So You Had a Rough Day?

by Samantha Bluske

from Run Happy, Run Fierce

No matter what level you are training at, there has probably been a point in time where you have had a few weeks of great training—you’re hitting workouts, long runs and you feel confident and invincible. Then boom, out of “nowhere” you suffer one day whether it be a bad race, workout or long run.

All of a sudden that one run rocks your world upside down and you start questioning your abilities.

I am 100% guilty of this. I see my athletes guilty of this regularly and I’m sure you’ve been guilty of this. Why is it that we can let one bad run get us down? Why can’t we subjectively look at our training and know that everyone is bound to have a rough day and cut ourselves some slack?

In my experience, it is way easier for me talk my athletes through rough days and remind them of all the consistent and hard training they’ve been putting in but it is very difficult to wrap my own brain around this idea when it comes to my own training. Why are our internal thoughts always more critical?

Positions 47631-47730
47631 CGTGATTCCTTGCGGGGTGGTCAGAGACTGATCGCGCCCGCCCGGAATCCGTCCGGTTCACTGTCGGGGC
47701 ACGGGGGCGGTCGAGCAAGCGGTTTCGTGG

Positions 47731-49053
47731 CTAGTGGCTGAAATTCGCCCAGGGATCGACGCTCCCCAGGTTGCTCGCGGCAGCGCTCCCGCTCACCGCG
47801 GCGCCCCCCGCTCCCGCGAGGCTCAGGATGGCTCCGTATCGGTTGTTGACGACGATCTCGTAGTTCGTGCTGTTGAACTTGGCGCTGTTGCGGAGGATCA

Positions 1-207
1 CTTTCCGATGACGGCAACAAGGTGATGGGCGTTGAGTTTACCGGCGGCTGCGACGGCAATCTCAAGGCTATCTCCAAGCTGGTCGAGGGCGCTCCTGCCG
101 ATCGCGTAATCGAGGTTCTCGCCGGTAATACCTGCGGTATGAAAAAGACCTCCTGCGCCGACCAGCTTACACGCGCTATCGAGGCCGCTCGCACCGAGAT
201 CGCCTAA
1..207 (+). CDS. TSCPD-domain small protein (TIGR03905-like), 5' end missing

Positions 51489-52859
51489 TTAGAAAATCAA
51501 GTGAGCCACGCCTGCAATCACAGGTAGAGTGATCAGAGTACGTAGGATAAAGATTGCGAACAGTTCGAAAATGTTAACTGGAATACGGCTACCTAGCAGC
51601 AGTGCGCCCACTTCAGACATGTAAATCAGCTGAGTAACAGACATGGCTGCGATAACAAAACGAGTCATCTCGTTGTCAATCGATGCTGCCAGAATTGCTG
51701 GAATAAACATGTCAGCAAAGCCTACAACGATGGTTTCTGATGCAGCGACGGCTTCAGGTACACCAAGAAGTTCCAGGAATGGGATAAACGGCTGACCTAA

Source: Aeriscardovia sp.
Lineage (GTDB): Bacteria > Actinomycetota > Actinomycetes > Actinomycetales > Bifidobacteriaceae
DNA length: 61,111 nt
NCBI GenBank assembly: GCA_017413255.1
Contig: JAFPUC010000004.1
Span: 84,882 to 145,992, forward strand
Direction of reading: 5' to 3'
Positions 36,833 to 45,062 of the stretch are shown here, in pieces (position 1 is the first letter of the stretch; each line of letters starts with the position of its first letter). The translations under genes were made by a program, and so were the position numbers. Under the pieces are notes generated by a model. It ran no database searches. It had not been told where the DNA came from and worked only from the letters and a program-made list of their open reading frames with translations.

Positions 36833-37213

Here are a few things I do with my athletes after a rough race, workout or long run.

Dissect the past few weeks of training with a teammate or coach.

I recently did this with one of my athletes after a rough long run. She had been killing workouts and long runs for about 3-4 weeks. We talked through how consistent and awesome her training had been going and how this one long run was a very tiny piece of the entire picture. This is a huge reason why I keep a training log and urge my athletes to do the same–it is easier to look back and see proof of your training rather than trying to just remember it all.

Point out how you improved from the experience.

Sure, it is easy to run fast when you feel great but salvaging a workout or long run when you aren’t feeling great forces you to work on mental toughness. The average runner starts transitioning to becoming a great runner when they overcome mental barriers on rough days. Take advantage of those days—control the controllable (you) and focus on being the best you possible.

Move on.

Life goes on so don’t dwell on it. Easier said than done…I know. But the reality of it is, runners become great over months and years of consistent training; they don’t become great because of one workout.

Keep your chin up, smile and remember you get to wake up tomorrow to give it another shot.

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